GLASGOW, Scotland—ILC Therapeutics has reported that its unique synthetic interferon, known as Alfacyte, is fifteen to twenty times more effective at preventing the spread of SARS-CoV-2 in cell culture than other commercially-available interferons like interferon alpha 2 and interferon beta 1a.
COVID-19 attempts to slow down the body’s innate interferon response to viral infection. Alfacyte is designed to help accelerate this response and prevent disease progression. And now independent research at the University of St Andrews led by Dr. Catherine Adamson, a specialist in viral diseases, has demonstrated the superior effectiveness of Alfacyte in vitro against SARS-CoV-2.
“This is a hugely exciting development, and it demonstrates that there is a significant difference in the bioactivity of interferon subtypes against coronaviruses,” said Adamson. “These differences may have important therapeutic implications for COVID-19.”
“This is a very positive development as the world prepares to face a second wave. Therapeutic interventions are crucial for us to tame COVID-19. The Innate Immune System represents an immunological ‘wall’ against viral infection,” noted Dr. Alan Walker, CEO of ILC Therapeutics. “If we can hold the virus at this ‘wall’ long enough for the adaptive immune response to get ready for battle, then COVID will not be able to progress into ARDS and cause systemic damage.”
Alfacyte is a synthetic molecule based on the human alpha interferons. The alpha interferons are a family of 12 natural proteins that are produced by everyone. So far only one subtype has been used therapeutically — interferon alpha 2.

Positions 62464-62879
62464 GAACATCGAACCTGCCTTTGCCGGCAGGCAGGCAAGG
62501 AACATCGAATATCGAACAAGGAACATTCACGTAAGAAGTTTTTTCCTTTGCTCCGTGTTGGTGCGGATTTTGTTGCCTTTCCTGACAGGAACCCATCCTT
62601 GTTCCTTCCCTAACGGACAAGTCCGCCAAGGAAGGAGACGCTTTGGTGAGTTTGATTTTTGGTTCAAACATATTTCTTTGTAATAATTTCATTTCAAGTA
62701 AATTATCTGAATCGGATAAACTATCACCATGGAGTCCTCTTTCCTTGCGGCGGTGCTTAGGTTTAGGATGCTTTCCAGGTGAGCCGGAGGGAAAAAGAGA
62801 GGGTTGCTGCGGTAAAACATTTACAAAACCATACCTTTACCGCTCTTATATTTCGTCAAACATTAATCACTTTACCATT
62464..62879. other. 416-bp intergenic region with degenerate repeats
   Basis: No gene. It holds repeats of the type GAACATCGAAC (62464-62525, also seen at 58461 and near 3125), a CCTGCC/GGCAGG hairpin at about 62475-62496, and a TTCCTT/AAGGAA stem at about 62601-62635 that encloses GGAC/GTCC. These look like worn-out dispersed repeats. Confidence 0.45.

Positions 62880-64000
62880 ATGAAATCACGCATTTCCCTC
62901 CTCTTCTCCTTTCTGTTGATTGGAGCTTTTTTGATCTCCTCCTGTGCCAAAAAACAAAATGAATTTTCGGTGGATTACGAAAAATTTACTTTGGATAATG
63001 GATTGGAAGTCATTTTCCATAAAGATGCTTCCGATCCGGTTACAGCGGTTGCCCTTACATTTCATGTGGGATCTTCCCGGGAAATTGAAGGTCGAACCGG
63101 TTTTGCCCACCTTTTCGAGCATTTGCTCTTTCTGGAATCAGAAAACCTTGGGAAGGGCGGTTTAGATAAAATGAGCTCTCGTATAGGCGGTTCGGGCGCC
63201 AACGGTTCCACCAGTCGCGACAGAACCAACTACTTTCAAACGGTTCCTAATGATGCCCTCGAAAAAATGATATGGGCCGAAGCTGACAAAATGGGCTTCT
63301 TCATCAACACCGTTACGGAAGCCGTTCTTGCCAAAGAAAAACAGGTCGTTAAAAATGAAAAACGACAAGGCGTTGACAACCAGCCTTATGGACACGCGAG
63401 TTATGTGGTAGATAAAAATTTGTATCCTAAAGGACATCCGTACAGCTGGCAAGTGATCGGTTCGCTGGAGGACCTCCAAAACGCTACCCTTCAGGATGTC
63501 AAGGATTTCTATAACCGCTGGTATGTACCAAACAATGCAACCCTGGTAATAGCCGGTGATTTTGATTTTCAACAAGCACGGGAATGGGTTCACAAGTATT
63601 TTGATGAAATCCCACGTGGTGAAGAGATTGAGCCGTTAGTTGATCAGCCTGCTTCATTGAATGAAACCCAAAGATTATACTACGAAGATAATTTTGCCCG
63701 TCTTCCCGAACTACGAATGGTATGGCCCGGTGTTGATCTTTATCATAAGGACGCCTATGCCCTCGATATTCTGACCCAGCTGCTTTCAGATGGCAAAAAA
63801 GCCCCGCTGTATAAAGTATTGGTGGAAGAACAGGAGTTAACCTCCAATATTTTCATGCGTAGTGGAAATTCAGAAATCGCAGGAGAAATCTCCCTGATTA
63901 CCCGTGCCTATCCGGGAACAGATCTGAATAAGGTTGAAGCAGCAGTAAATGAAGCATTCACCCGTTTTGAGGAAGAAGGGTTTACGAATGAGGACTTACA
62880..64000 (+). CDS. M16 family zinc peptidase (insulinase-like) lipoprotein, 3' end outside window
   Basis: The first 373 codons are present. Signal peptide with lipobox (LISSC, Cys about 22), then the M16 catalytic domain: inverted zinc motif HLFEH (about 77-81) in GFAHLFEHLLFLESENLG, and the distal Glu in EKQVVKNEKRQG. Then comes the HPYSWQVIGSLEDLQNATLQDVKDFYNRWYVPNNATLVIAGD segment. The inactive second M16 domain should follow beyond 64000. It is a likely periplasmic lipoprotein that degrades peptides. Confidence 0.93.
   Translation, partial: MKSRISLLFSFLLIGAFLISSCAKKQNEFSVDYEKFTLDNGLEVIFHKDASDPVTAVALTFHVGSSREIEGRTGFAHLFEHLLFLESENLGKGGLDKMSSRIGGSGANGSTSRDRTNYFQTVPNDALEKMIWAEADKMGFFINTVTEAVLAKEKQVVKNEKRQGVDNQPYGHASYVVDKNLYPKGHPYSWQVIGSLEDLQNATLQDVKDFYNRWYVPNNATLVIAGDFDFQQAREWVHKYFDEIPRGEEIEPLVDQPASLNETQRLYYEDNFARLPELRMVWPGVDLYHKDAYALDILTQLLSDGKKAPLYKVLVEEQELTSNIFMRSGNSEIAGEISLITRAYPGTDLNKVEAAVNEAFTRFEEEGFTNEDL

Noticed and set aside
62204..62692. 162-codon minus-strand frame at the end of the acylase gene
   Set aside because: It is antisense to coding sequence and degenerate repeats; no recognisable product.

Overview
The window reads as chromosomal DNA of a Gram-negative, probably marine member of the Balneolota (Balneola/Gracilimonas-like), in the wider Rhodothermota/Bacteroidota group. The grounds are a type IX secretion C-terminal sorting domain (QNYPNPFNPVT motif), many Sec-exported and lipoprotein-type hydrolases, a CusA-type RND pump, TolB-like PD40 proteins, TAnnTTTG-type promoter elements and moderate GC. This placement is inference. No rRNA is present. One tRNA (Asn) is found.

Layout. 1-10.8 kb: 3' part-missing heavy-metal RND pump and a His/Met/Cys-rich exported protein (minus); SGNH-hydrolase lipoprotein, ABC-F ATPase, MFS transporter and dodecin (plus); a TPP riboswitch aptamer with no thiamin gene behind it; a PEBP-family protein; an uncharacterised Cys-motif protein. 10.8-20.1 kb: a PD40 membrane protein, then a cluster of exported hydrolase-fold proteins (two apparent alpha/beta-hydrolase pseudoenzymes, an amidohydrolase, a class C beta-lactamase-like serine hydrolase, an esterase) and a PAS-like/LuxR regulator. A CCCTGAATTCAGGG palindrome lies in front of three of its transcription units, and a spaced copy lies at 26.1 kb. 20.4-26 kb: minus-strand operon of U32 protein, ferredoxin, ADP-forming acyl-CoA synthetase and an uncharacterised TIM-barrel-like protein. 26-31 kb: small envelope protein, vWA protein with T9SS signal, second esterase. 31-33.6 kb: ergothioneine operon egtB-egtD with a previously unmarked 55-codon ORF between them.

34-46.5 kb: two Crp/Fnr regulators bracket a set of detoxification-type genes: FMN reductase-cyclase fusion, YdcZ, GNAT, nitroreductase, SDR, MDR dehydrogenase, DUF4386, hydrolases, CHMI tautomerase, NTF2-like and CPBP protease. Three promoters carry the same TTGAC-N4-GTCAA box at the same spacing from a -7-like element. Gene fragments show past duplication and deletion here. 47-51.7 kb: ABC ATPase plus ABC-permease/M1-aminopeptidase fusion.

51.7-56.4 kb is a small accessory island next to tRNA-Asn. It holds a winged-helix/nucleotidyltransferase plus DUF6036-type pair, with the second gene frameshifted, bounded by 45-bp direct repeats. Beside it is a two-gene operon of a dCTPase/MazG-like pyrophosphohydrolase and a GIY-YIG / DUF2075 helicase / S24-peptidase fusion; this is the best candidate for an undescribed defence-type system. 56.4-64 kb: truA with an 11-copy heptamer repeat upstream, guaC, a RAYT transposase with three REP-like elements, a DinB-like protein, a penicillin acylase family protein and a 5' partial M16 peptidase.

Alfacyte was invented by Professor William H. Stimson, founder and chief scientific officer at ILC Therapeutics. Stimson has spent two decades studying all the subtypes and their effectiveness as immunoregulators and antivirals — not just for COVID-19, but also for other coronavirus-based illnesses like SARS or MERS. His work has led him to construct Alfacyte as a new patented synthetic alpha interferon. The drug candidate is based on the most effective and powerful alpha interferon subtypes.
“COVID-19 and other coronaviruses have spent a lot of evolutionary energy trying to protect themselves against the interferon alpha, because overcoming the innate immune system is their main concern. They attack by delaying the production of interferon alpha, and so break through the innate immune defensive wall before the adaptive immune system is prepared to fight them,” explained Stimson.
“Timing is everything, and by delivering a powerful interferon like Alfacyte to the airways using a nebulizer we hope to accelerate and support the innate immune defenses and prevent viral infection spreading and worsening. As well as having direct anti-viral activity, Alfacyte is a powerful stimulator of natural killer (NK) cells that play a critical role if defending against the spread of COVID-19,” he continued. “These properties make Alfacyte an extremely promising drug candidate for COVID-19 therapy.”
ILC Therapeutics is in the process of conducting further testing of Alfacyte, and the company hopes to proceed to clinical trials by next year.